Aside from those mythical unicorn couples who claim they never fight (no one actually believes them, right?), a disagreement here and there is normal … even healthy. But think back to the last time you and your significant other had a fight — were you thinking about possible ways to resolve the conflict and how you could understand your partner better? Or were you focusing on how upset, angry, and frustrated you were feeling in that moment? Researchers say that your answer may reveal something about your relationship.
A recent study looked at 71 unmarried heterosexual couples who had been together an average of three years. First, researchers had participants complete a survey about their relationship satisfaction and conflict issues in the relationship. Then, each person in the couple spoke to a researcher aloud while communicating about a topic of conflict with their partner (in a separate room) via a chat program. The couples had 10 minutes to talk about a point of conflict (everything from amount of time spent together and money to past dating relationships and alcohol use) and come to a resolution. You know, just a typical weekend night for the average couple!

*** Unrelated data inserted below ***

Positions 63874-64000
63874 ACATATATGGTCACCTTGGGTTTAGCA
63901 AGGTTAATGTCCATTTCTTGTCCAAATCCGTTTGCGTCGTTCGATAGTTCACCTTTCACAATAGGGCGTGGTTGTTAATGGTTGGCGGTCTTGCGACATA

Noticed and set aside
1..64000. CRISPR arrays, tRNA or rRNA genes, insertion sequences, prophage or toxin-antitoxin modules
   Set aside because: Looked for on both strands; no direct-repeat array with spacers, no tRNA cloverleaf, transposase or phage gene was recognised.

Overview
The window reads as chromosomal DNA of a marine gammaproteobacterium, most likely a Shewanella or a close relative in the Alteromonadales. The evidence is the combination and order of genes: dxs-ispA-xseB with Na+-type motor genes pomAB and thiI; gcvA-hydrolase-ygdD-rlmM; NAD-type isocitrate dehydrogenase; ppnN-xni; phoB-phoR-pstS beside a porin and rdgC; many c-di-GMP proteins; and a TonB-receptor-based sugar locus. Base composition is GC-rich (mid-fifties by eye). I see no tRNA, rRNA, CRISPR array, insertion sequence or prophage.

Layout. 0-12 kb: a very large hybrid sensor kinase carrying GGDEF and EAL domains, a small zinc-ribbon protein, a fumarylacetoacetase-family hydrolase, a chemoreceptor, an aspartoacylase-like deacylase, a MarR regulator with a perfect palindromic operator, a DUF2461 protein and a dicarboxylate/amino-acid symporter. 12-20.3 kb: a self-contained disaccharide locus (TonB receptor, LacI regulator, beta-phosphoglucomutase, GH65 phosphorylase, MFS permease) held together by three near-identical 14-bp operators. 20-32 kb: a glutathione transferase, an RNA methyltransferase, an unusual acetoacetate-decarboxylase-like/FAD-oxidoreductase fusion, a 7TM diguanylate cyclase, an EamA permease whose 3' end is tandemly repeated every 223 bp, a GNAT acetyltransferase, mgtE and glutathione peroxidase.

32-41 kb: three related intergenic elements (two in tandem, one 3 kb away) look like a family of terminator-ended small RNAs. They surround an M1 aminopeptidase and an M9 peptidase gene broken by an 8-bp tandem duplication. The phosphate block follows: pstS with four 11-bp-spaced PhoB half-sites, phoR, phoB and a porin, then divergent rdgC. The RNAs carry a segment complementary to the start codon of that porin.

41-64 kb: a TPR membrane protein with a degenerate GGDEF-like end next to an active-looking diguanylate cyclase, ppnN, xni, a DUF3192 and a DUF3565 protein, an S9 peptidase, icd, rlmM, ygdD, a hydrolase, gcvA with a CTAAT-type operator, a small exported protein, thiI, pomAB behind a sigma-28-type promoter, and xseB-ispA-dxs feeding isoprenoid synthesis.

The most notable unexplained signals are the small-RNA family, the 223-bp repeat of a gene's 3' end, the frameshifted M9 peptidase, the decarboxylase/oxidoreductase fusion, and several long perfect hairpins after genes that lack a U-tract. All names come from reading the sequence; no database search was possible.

The results of the study found that during discussion about relationship conflict, when one person thinks about making excuses or denying their role in the disagreement while the disagreement is going on, the other partner was likelier to be unhappy in the relationship. Those in unhappy relationships were also more likely to want to change the subject of discussion, to think more about how repetitive the discussion felt, to think about the power they or their partner had in the relationship, and to focus on emotions like anger and frustration— none of which is super beneficial to a relationship.
Read more at YourTango.com